CAF-tracks support durotaxis of colorectal cancer cells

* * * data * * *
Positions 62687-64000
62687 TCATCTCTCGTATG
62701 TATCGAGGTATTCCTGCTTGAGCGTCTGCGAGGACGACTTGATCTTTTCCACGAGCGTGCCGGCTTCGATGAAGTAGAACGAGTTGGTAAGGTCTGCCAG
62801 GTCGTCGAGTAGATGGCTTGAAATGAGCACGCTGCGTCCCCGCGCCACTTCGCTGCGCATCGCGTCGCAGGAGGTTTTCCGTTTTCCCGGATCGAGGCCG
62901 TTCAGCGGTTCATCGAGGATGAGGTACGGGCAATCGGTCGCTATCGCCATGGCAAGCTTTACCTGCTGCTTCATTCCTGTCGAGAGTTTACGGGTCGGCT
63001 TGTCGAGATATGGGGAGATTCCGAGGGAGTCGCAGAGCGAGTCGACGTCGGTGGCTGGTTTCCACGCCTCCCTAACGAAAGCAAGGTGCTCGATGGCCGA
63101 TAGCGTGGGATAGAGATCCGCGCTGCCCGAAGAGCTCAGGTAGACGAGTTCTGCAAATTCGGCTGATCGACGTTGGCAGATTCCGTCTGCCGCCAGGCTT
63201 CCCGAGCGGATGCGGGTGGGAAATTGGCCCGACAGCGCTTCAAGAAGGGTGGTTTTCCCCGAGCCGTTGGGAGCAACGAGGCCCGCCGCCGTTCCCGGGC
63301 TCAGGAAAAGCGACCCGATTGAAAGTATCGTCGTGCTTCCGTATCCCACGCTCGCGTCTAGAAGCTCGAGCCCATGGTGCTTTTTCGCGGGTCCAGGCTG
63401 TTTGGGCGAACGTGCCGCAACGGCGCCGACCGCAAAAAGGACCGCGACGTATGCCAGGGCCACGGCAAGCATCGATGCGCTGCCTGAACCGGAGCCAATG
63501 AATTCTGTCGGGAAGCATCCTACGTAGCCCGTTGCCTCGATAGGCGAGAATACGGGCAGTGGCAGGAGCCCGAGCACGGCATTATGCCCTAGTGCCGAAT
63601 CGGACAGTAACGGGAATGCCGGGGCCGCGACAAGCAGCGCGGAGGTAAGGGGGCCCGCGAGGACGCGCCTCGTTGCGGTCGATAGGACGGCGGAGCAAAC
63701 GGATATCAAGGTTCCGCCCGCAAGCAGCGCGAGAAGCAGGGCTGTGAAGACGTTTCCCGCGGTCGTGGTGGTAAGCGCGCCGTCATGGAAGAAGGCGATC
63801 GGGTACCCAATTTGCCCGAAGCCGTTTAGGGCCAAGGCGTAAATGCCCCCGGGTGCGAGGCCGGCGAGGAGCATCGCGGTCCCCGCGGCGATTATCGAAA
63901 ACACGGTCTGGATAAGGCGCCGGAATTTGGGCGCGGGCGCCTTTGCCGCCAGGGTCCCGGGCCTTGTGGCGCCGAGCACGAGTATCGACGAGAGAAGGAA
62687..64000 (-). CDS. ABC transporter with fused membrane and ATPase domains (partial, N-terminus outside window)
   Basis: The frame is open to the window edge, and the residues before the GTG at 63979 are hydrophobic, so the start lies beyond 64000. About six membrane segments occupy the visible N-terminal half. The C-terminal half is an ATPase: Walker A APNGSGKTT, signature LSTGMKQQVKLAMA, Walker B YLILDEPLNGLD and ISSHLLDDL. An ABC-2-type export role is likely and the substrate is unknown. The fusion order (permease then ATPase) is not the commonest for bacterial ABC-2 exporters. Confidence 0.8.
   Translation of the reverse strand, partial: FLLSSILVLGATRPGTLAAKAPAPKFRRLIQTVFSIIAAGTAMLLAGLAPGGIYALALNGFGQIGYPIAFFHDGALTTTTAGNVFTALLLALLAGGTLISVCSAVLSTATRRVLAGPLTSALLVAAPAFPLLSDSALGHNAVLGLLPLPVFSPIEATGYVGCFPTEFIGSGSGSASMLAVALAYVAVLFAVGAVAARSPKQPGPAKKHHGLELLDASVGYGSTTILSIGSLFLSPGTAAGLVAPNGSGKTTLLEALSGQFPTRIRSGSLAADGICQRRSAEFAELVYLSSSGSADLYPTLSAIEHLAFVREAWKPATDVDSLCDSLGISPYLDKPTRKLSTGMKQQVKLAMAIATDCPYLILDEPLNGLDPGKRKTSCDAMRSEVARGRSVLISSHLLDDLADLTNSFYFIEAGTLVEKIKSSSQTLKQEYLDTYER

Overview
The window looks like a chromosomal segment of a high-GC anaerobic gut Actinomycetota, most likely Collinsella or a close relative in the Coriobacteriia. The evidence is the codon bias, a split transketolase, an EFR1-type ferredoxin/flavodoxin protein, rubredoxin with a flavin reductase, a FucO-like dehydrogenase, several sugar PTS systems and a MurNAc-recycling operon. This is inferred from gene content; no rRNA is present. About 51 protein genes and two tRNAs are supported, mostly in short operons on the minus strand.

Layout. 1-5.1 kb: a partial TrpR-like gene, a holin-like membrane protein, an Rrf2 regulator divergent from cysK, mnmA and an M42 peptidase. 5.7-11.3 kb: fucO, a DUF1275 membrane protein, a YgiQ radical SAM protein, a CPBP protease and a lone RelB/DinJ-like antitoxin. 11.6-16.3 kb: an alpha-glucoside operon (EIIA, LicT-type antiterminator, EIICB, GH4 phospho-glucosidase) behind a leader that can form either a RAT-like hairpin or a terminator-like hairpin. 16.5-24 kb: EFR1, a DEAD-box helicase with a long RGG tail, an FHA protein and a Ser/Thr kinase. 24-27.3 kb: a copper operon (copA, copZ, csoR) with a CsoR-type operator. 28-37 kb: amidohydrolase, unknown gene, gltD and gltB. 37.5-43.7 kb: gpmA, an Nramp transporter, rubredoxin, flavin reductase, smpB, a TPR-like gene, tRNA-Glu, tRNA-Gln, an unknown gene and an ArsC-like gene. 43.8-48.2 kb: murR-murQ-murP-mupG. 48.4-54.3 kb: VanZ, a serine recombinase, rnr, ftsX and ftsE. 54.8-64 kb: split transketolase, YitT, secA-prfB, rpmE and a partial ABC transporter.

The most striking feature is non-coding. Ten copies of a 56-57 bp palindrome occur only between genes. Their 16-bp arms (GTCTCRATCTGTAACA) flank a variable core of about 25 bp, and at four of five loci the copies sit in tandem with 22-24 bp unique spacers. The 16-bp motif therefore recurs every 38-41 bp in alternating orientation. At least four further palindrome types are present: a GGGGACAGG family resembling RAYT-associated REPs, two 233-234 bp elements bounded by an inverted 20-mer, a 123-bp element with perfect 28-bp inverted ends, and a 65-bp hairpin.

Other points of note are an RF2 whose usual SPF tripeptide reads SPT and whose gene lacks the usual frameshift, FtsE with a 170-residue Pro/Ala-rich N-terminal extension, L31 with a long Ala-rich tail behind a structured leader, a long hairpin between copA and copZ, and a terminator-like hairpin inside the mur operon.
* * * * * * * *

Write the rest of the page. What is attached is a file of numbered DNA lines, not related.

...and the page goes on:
Recent advances in biophysics have underscored the importance of physical alterations of the tumor microenvironment in promoting metastatic dissemination. More specifically, it was observed in vivo that rigidity gradients participate in the process of cell dissemination in colorectal cancer. In vitro, fibroblasts have the capacity to do durotaxis, meaning to follow rigidity gradients going towards stiffer regions. However, cancer cells have lost this ability. I noticed that CAFs (cancer associated fibroblasts) do not only durotax, but also transmit durotactic information to cancer cells, thereby rendering them again sensitive to rigidity gradients. CAFs possess adhesive structures enriched in integrins and clathrin and when they move on stiff substrates, they leave such structures behind generating CAF-tracks that can be directionally followed by cancer cells. Aim of my research will be to selectively inhibit such structures only on CAFs to eliminate CAF-tracks responsible of durotaxis transfer to cancer cells. Concomitantly, I will study how cancer cells recognize CAF-tracks. This is most likely mediated by plasma membrane receptors, so I will analyze CAF-tracks by mass spectrometry to identify putative receptor-ligands that could represent new targets to tackle metastatic dissemination.